The 30-minute video released last week by the San Diego-based group Invisible Children calling for action against Ugandan warlord Joseph Kony provided striking evidence that young adults and their elders at times have different news agendas and learn about news in different ways. Those ages 18-29 were much more likely than older adults to have heard a lot about the “Kony 2012” video and to have learned about it through social media than traditional news sources. Indeed, a special analysis of posts in Twitter showed that it was by far the top story on the platform.
Moreover, younger adults were also more than twice as likely as older adults to have watched the video itself on YouTube or Vimeo. As of March 13, the video had been viewed more than 76 million times on YouTube and 16 million times on Vimeo, making it one of the most viewed videos of all time on those sites.
Special polling and social media content analysis by the Pew Research Center tracks how the “Kony 2012” video and information about it reached so many Americans in a relatively short period of time, and the critical role social media played, especially for adults under age 30.
About the Survey
The survey analysis in this report is based on telephone interviews conducted March 9-11, 2012, among a national sample of 814 adults 18 years of age or older living in the continental United States (487 respondents were interviewed on a landline telephone, and 327 were interviewed on a cell phone, including 150 who had no landline telephone). The survey was conducted under the direction of Princeton Survey Research Associates International. A combination of landline and cell phone random digit dial samples were used; both samples were provided by Survey Sampling International. Interviews were conducted in English. Respondents in the landline sample were selected by randomly asking for the youngest adult male or female who is now at home. Interviews in the cell sample were conducted with the person who answered the phone, if that person was an adult 18 years of age or older. For detailed information about our survey methodology, see: http://people-press.org/methodology/.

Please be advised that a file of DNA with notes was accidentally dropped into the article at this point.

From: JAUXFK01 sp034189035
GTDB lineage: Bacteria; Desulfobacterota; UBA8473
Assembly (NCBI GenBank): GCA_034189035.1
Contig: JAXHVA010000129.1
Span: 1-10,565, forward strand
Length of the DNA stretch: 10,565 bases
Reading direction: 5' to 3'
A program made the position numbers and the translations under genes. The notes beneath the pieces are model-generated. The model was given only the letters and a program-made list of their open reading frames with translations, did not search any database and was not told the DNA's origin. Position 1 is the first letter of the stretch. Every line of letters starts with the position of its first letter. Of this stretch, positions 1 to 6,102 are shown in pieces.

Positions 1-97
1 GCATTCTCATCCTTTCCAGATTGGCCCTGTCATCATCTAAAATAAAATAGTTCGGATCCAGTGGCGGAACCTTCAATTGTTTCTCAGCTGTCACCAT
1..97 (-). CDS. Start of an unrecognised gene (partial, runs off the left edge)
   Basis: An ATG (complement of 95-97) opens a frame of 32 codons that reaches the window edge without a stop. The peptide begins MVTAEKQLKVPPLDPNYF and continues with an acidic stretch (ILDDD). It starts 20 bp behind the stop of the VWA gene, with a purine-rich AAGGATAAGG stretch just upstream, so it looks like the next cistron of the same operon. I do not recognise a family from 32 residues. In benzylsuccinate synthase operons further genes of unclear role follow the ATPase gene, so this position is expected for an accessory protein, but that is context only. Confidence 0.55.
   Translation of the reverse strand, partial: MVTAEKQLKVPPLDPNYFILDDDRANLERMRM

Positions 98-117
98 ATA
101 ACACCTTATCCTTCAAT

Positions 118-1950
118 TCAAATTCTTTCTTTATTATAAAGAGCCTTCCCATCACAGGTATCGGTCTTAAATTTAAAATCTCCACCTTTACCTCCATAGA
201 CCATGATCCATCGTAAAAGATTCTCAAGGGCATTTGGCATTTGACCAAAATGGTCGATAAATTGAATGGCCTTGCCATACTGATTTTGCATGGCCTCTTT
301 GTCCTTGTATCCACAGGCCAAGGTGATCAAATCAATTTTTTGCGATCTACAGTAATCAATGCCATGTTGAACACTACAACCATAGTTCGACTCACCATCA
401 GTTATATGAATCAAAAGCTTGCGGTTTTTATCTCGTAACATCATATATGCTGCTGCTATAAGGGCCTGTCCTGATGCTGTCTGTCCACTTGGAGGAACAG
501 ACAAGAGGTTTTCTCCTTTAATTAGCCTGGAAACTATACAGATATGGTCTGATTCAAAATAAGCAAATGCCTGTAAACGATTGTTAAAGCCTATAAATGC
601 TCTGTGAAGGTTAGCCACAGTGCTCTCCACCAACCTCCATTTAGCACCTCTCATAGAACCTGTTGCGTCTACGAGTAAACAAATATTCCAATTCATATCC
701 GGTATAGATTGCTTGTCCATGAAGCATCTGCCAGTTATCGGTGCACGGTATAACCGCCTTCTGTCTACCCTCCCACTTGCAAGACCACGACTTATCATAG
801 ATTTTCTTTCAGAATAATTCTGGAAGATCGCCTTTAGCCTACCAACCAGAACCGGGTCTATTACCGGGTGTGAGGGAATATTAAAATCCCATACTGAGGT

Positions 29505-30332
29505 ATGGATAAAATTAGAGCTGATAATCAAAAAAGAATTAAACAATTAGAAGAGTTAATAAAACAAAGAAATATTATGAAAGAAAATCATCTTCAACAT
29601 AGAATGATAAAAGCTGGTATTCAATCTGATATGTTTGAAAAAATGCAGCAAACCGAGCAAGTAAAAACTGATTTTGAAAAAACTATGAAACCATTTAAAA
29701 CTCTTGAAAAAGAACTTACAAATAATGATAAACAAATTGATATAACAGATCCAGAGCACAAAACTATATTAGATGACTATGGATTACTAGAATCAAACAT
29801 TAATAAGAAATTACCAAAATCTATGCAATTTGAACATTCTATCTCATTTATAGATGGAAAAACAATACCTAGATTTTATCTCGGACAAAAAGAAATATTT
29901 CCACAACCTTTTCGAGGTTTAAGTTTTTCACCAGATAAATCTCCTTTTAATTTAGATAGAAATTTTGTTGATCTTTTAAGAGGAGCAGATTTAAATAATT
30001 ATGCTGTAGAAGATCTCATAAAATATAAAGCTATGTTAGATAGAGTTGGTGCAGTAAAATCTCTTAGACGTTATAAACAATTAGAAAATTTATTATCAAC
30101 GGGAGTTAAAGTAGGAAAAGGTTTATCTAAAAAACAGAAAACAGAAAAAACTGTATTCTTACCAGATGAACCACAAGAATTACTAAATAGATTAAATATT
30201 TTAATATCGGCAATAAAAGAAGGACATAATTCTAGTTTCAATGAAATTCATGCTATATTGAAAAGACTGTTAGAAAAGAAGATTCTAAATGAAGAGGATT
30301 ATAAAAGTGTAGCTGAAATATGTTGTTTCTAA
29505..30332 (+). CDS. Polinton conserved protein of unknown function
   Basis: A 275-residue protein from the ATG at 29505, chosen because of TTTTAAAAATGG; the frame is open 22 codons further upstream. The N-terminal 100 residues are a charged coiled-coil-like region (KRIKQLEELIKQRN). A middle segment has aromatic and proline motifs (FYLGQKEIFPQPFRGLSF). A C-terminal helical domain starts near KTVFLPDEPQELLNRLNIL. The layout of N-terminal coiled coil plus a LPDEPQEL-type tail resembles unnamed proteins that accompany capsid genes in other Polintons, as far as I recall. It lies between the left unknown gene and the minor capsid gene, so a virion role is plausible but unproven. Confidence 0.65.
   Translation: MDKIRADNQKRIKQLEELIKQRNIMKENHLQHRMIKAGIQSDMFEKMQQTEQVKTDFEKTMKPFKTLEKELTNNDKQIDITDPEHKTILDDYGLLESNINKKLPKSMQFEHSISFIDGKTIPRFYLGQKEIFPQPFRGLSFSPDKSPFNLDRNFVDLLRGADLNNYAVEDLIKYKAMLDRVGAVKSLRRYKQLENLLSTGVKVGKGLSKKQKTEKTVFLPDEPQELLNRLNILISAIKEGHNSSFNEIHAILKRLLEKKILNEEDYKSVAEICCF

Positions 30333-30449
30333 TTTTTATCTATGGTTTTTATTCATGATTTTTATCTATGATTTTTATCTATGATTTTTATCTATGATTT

The margin of error attributable to sampling that would be expected at the 95% level of confidence is 4.0 percentage points. In addition to sampling error, one should bear in mind that question wording and practical difficulties in conducting surveys can introduce error or bias into the findings of opinion polls.
The analysis of the tone of conversation on Twitter utilizes coding procedures created by the Pew Research Center’s Project for Excellence in Journalism along with computer technology from the media monitoring firm Crimson Hexagon. This analysis is based on an examination of more than 5.4 million tweets related to the Kony 2012 movement.
For more information, please see the Methodology section of this report.